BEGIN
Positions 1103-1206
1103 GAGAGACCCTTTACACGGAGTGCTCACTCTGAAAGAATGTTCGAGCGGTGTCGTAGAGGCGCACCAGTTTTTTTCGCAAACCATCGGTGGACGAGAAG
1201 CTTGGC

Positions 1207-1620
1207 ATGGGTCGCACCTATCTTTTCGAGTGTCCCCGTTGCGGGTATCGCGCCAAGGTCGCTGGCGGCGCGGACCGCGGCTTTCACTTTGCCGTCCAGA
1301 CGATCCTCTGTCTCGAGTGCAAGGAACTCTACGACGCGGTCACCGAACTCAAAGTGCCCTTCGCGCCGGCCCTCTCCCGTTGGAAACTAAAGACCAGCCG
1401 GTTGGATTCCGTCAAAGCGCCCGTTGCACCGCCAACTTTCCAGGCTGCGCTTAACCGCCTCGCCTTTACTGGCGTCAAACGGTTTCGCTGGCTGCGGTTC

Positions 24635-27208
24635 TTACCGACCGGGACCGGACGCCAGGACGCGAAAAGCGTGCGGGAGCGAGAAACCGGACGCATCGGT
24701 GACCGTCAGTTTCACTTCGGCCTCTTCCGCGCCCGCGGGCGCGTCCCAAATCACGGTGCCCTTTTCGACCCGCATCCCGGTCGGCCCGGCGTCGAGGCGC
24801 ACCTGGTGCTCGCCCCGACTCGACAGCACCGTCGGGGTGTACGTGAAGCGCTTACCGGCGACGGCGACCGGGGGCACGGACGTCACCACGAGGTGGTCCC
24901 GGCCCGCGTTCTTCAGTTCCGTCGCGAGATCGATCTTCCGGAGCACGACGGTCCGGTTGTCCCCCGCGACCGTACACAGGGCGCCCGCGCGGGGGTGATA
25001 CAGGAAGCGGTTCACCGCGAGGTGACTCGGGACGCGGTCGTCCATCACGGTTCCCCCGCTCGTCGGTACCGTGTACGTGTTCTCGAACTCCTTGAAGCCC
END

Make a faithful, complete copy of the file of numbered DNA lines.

Positions 1103-1206
1103 GAGAGACCCTTTACACGGAGTGCTCACTCTGAAAGAATGTTCGAGCGGTGTCGTAGAGGCGCACCAGTTTTTTTCGCAAACCATCGGTGGACGAGAAG
1201 CTTGGC

Positions 1207-1620
1207 ATGGGTCGCACCTATCTTTTCGAGTGTCCCCGTTGCGGGTATCGCGCCAAGGTCGCTGGCGGCGCGGACCGCGGCTTTCACTTTGCCGTCCAGA
1301 CGATCCTCTGTCTCGAGTGCAAGGAACTCTACGACGCGGTCACCGAACTCAAAGTGCCCTTCGCGCCGGCCCTCTCCCGTTGGAAACTAAAGACCAGCCG
1401 GTTGGATTCCGTCAAAGCGCCCGTTGCACCGCCAACTTTCCAGGCTGCGCTTAACCGCCTCGCCTTTACTGGCGTCAAACGGTTTCGCTGGCTGCGGTTC

Positions 24635-27208
24635 TTACCGACCGGGACCGGACGCCAGGACGCGAAAAGCGTGCGGGAGCGAGAAACCGGACGCATCGGT
24701 GACCGTCAGTTTCACTTCGGCCTCTTCCGCGCCCGCGGGCGCGTCCCAAATCACGGTGCCCTTTTCGACCCGCATCCCGGTCGGCCCGGCGTCGAGGCGC
24801 ACCTGGTGCTCGCCCCGACTCGACAGCACCGTCGGGGTGTACGTGAAGCGCTTACCGGCGACGGCGACCGGGGGCACGGACGTCACCACGAGGTGGTCCC
24901 GGCCCGCGTTCTTCAGTTCCGTCGCGAGATCGATCTTCCGGAGCACGACGGTCCGGTTGTCCCCCGCGACCGTACACAGGGCGCCCGCGCGGGGGTGATA
25001 CAGGAAGCGGTTCACCGCGAGGTGACTCGGGACGCGGTCGTCCATCACGGTTCCCCCGCTCGTCGGTACCGTGTACGTGTTCTCGAACTCCTTGAAGCCC